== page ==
A CT scan can mean the difference between an accurate and a wrong diagnosis, timely and delayed treatment and, in some cases, life and death. But because CT scans and other tests that use X-ray technology expose the body to often large doses of radiation, their unnecessary, repeated and excessive use may increase cancer risk, especially in children.
Radiologists from Johns Hopkins Children’s Center and elsewhere are sounding the alarm and urging judicious use of radiation-based imaging in children. Some 7 million CT scans are performed in children every year in the United States, many of them avoidable, the doctors say.
“CT scans save lives and have revolutionized medical diagnostics, but as physicians, we should remind ourselves that every CT scan we order now stays with a child for a lifetime,” said pediatric radiologist Melissa Spevak, M.D., during a recent presentation at Hopkins, the first of several she is giving to help educate fellow physicians, nurses and radiology technicians about ways to reduce radiation exposure in children. Her efforts are inspired by the “Image Gently” campaign of the Society for Pediatric Radiology and the Alliance for Safety in Pediatric Imaging.
Not only are children’s growing tissues and rapidly dividing cells more vulnerable to the effects of radiation, but exposure to radiation at an earlier age gives cancerous mutations that much more time to develop into full-blown disease, Spevak says. And because of the difference in body size, a single CT scan can deliver a much higher dose of radiation to a child than to an adult.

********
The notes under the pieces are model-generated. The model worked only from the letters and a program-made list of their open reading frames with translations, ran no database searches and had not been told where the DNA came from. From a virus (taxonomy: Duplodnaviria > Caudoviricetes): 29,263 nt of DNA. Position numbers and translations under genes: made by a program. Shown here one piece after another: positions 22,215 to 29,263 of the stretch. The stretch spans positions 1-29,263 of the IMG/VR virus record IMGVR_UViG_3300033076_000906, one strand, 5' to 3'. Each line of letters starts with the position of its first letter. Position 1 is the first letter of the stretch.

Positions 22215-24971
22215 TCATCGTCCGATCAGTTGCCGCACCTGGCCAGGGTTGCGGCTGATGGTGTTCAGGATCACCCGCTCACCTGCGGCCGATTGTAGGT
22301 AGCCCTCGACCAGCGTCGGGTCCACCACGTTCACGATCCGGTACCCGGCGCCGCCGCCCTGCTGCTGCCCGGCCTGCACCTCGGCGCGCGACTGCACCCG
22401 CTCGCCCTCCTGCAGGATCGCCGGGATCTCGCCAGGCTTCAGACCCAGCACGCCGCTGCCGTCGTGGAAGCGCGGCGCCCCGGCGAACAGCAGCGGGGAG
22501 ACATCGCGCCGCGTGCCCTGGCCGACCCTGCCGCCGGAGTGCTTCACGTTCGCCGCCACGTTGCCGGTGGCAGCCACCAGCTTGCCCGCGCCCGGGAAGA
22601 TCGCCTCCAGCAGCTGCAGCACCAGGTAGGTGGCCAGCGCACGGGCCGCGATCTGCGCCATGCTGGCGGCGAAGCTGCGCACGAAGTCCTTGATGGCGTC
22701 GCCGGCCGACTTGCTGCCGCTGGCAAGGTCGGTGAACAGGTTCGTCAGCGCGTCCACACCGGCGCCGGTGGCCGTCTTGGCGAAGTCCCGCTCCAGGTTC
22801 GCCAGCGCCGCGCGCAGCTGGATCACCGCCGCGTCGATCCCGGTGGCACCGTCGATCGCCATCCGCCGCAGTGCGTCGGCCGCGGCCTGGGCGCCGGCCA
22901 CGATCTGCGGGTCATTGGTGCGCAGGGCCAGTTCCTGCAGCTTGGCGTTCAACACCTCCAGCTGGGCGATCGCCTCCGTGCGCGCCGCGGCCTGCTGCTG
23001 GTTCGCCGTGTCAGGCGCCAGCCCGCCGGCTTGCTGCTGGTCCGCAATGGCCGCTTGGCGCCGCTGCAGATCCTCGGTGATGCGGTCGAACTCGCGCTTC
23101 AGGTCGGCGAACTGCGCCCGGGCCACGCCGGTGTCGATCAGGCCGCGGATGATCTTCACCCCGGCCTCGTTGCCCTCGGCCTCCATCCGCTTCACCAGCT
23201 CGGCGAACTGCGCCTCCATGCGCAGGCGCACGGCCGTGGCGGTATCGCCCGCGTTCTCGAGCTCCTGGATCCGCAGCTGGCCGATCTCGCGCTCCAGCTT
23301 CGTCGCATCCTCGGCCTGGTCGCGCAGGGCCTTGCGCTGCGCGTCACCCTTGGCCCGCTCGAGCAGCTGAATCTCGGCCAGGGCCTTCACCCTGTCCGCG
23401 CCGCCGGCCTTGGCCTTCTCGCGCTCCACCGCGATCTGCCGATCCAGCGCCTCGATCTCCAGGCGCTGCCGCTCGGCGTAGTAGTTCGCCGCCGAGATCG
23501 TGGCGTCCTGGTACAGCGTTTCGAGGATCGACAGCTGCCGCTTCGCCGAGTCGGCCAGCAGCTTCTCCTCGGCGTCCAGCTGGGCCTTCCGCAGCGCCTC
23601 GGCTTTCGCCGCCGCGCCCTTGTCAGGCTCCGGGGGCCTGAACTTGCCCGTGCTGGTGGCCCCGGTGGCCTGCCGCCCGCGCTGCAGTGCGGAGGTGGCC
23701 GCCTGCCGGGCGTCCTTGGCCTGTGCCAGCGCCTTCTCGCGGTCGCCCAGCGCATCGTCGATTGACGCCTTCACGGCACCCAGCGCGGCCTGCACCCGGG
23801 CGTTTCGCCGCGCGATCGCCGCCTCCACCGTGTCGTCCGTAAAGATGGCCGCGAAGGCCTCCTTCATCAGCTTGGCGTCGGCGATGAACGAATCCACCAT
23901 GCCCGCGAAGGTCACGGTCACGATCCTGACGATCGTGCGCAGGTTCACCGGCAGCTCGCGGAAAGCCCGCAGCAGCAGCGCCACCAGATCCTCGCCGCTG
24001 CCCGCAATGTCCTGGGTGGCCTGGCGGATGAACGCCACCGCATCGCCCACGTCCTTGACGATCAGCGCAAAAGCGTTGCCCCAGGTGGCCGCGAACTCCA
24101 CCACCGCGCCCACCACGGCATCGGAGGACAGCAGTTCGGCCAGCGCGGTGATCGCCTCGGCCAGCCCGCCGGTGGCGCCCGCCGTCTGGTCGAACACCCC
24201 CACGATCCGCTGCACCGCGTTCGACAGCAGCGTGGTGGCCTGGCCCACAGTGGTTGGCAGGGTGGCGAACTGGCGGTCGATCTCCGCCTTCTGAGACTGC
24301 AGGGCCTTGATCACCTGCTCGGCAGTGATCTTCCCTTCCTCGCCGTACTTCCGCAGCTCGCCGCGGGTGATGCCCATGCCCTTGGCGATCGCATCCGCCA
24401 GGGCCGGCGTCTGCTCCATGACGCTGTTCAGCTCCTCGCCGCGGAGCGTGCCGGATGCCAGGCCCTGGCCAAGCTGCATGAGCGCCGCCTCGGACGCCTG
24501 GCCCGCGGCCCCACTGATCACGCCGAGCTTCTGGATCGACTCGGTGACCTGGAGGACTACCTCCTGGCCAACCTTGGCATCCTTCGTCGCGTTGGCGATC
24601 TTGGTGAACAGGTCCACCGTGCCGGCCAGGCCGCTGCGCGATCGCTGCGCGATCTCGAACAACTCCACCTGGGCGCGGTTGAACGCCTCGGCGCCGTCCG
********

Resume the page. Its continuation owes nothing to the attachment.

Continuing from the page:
Before ordering a CT scan, Spevak says doctors should ask the following critical questions: “Is this the right test for this condition?” and “Can I obtain the answer in another way?” If the answer to the first question is yes and the answer to the second question is no, the next question should be, “What is the minimum dose that will give me the answer?”
Parents should ask the same questions of their doctors and should consider carrying a list with the types and dates of all imaging tests their child has had. Conversely, doctors should ask parents about previous imaging tests and estimate the child’s cumulative dose.
To minimize radiation, doctors suggest the use of alternative imaging technologies like MRI and ultrasound whenever possible, imaging only the indicated body area, avoiding multiple scans, and using the lowest amount of radiation based on the child’s size or age.
The safe threshold for radiation exposure has not been defined, but cancer risk is cumulative, rising in proportion to the dose received, with each subsequent exposure increasing that risk, according to a 2005 landmark report by the National Academy of Sciences.
Exactly how likely one is to develop cancer from medical imaging remains the subject of debate, but a 2007 study in the New England Journal of Medicine estimated that up to 2 percent of all cancers in the United States may stem from medical radiation. Epidemiological studies have shown increased cancer among people exposed to nonmedical radiation at doses ranging from 5 to 150 millisieverts (a unit of radiation exposure). The natural environmental radiation people absorb per year is between 3 and 3.5 mSv. An abdominal CT scan in an adult person delivers anywhere between 1 and 30 mSv or up to nine years worth of natural environmental radiation in a single dose. But an abdominal scan in a newborn may result in a much higher dose if the CT scanner settings are not adjusted to the infant’s smaller size. By comparison, a set of dental X-rays delivers 0.005 mSv, a chest X-ray delivers 0.01 mSv, and a mammogram delivers around 3 mSv.